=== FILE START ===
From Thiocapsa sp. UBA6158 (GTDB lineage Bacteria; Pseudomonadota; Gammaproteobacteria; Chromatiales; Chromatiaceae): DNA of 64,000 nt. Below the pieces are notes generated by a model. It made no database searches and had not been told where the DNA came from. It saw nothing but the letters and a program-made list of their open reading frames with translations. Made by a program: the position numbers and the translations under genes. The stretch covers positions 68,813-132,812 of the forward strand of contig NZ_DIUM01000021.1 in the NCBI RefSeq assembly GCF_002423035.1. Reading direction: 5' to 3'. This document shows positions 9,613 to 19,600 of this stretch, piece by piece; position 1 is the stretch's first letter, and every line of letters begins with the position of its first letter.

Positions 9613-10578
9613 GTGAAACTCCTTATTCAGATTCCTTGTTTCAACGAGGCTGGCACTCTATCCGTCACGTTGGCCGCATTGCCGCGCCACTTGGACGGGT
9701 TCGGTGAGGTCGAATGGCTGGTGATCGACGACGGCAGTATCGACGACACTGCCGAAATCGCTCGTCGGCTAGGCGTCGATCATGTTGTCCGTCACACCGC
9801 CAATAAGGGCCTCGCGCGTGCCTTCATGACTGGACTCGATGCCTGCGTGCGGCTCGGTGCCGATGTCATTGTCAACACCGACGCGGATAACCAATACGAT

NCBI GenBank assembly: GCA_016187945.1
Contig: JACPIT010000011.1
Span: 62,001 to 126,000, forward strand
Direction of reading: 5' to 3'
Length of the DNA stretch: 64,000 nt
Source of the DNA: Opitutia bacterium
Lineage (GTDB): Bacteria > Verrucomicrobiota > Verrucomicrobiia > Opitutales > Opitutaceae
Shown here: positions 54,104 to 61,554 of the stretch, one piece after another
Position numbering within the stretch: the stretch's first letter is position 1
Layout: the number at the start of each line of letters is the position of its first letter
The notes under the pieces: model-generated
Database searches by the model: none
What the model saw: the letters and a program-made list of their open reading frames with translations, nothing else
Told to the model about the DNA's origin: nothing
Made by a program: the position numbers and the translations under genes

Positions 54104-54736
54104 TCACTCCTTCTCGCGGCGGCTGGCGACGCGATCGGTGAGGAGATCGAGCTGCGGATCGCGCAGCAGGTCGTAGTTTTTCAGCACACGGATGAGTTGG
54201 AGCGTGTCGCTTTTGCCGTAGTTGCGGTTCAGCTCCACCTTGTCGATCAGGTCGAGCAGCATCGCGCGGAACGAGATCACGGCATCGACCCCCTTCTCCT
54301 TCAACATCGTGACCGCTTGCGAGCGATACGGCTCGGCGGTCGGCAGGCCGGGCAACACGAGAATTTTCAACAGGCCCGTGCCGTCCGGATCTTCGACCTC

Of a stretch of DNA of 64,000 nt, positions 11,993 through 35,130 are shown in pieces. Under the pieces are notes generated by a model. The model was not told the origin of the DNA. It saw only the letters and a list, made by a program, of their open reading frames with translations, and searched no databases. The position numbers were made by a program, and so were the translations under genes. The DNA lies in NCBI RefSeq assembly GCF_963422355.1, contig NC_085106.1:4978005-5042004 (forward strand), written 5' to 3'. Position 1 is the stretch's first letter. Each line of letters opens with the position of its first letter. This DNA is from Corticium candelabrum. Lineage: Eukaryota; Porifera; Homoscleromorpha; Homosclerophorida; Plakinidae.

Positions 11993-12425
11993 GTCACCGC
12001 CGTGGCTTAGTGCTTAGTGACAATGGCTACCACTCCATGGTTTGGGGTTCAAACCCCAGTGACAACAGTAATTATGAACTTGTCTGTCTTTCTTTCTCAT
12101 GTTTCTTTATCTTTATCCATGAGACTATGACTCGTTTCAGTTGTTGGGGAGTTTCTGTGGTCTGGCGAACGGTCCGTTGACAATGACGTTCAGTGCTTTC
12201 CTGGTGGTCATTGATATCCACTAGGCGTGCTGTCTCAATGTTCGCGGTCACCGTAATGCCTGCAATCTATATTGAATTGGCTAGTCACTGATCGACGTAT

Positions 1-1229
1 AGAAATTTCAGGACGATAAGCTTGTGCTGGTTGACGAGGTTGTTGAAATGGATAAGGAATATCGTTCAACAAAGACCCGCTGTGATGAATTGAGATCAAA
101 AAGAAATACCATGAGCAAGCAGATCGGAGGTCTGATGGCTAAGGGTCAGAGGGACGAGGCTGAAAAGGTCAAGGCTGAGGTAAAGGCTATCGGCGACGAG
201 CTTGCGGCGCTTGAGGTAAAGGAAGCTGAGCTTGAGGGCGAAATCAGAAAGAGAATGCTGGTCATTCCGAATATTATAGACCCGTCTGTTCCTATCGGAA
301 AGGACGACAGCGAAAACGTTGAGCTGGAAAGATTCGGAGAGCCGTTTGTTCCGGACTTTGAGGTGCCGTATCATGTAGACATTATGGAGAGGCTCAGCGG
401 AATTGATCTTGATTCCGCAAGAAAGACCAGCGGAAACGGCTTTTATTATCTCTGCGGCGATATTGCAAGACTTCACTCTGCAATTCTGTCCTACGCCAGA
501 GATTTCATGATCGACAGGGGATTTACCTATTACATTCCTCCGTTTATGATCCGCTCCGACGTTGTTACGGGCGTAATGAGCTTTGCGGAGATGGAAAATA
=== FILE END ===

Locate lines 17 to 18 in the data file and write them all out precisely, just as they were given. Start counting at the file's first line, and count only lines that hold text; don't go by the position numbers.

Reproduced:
Database searches by the model: none
What the model saw: the letters and a program-made list of their open reading frames with translations, nothing else